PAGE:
Appleton's Cyclopedia of American Biography, edited by James
Grant Wilson, John Fiske and Stanley L. Klos. Six volumes, New York: D. Appleton
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DES BARRES, Joseph Frederick Wallet, English soldier, born in 1722; died in Halifax, N. S., 24 October 1824. He came of a French family that fled to England on the revocation of the Edict of Nantes. After studying" under the Bernoullis, he entered the Royal military College at Woolwich, and after graduation embarked, in March 1756, for America, as lieutenant in the 60th foot. He commanded for a time a corps of field artillery, which he had himself recruited in Pennsylvania and Maryland, and in 1757 led a volunteer detachment against Indians who had attacked Schenectady, captured the chiefs, and won them over to the English. He distinguished himself as an engineer at the siege of Louisburg, in 1758, and at the siege of Quebec was aide-de-camp to General Wolfe. That officer received his mortal wound while Des Barres was making a report, to him, and fell, dying, in the arms of his aide.
In 1760, and afterward, Des Barres conducted the engineering operations for the defense of Quebec and the reduction of Fort Jacques Cartier and other French strongholds, thus completing the conquest of Canada. He afterward made designs and estimates for fortifying Halifax, and in 1762 was directing engineer and quartermaster general in the expedition for retaking Newfoundland, receiving public thanks for his services. He was then sent to New York to report on the expediency of establishing a chain of military posts through the colonies, and from 1763 till 1773 was engaged in surveying the coast of Nova Scotia. He returned to England in 1774, was thanked by the king for his services, and was selected by Lord Howe to prepare charts of the North Atlantic coast. Having adapted the surveys of Holland, De Brahm, and others to nautical purposes, he published them under the title " The Atlantic Neptune " (2 vols., 1777). He was made governor of Cape Breton in 1784, and given the military command of that and Prince Edward Island, founded the town of Sydney, and opened and worked the valuable coalfields at the entrance of the river. In this office he was also engaged in aiding the royalists of the United States, and removing them from the country after the Revolution. He was made lieutenant governor and commander-in-chief of Prince Edward Island in 1804. Even in his ninety-fifth year he was lithe and active, and planned a five years' tour in Europe. He was Captain Cook's teacher in navigation. He wrote a work on " Cape Breton," which was printed privately (London, 1804), but afterward suppressed.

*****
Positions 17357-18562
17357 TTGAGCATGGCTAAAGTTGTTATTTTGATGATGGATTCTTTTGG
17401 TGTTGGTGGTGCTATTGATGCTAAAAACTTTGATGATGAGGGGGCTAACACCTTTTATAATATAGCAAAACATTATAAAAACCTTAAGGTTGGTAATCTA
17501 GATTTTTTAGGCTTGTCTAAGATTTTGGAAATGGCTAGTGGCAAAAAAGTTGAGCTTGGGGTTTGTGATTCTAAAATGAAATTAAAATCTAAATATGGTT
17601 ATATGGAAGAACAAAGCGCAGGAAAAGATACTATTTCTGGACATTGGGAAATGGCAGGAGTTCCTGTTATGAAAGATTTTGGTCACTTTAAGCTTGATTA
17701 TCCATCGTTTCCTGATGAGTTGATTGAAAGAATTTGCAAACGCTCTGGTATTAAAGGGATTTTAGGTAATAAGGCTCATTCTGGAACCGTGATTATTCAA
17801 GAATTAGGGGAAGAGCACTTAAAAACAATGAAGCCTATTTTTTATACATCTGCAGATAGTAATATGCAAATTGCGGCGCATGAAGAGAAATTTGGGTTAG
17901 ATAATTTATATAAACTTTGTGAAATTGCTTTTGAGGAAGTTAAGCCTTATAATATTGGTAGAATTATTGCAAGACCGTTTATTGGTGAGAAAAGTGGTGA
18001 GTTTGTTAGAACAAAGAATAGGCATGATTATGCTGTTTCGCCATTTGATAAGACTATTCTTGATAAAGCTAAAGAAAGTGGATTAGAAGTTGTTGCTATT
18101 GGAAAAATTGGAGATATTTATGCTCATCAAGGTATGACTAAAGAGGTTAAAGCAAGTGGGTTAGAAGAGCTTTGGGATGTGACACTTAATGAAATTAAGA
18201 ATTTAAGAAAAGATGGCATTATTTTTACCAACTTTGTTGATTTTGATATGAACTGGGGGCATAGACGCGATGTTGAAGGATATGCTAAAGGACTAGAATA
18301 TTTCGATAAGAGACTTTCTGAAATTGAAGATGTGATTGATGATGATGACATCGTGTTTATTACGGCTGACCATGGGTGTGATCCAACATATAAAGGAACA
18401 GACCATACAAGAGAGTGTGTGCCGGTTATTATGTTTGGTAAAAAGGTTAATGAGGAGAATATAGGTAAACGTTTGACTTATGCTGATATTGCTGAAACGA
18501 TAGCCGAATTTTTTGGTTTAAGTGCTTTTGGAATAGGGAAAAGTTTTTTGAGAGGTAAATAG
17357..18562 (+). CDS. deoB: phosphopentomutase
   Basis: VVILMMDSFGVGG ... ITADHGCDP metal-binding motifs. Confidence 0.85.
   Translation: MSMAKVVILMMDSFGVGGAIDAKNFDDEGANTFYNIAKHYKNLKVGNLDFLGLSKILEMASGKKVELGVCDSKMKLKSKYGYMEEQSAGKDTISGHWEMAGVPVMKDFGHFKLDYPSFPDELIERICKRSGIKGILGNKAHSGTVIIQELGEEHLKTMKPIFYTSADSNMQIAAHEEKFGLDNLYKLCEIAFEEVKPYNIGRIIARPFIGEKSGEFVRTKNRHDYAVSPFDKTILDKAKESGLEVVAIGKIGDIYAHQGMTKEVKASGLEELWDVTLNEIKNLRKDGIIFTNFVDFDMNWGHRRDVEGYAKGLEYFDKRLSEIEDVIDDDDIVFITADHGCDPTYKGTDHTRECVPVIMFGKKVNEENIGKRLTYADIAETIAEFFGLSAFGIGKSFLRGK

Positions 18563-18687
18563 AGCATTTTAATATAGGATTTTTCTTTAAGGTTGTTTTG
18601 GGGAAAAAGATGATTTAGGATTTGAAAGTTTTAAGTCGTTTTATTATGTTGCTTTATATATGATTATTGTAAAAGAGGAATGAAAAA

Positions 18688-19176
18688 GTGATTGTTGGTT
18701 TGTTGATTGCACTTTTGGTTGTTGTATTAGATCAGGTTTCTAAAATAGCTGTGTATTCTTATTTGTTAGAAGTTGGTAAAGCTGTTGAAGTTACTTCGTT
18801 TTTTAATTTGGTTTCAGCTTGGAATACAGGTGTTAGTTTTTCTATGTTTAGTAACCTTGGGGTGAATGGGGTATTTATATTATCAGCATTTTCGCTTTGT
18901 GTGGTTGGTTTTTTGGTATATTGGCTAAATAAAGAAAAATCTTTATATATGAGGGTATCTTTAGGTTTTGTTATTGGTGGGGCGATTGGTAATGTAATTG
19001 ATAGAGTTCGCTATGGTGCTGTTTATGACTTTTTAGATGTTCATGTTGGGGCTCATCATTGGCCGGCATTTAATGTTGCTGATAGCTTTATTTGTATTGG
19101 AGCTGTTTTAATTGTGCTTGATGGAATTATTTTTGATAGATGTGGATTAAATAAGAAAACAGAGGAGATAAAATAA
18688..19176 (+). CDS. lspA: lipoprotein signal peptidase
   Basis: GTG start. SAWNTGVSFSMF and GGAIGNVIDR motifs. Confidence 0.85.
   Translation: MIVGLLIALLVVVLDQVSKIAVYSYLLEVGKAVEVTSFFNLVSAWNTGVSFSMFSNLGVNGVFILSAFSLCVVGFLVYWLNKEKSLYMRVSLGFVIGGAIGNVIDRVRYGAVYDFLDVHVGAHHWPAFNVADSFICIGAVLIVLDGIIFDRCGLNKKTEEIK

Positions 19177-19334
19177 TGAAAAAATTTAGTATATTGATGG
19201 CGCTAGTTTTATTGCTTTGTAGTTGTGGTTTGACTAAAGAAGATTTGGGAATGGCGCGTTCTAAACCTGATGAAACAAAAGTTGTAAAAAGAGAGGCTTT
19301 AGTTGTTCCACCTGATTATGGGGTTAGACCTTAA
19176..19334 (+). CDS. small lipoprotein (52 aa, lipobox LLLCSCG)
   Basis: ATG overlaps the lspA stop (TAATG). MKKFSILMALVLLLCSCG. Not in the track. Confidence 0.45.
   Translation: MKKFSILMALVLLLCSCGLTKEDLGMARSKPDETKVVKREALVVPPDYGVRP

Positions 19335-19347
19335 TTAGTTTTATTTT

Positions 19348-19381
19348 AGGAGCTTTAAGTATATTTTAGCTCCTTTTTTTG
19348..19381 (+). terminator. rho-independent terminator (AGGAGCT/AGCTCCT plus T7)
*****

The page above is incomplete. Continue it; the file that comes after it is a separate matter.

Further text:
His grandson, William Frederick, Canadian jurist, born at the Elysian Fields, Cumberland, Nova Scotia, 14 February 1800; died in Halifax, N. S., 16 June 1885, was educated at the old Halifax grammar school, studied law, and was admitted to the bar in 1821. He settled at Guysboro', and soon attained a leading place in his profession. From 1836 till 1848 he represented Guvsboro' in the Nova Scotia assembly, and held the office of solicitor general in Howe's government. In 1848 he was appointed a puisne judge of the Supreme Court of Nova Scotia, retaining his seat on the bench till 1881. He was the first liberal in politics appointed to a Supreme Court judgeship in Nova Scotia.
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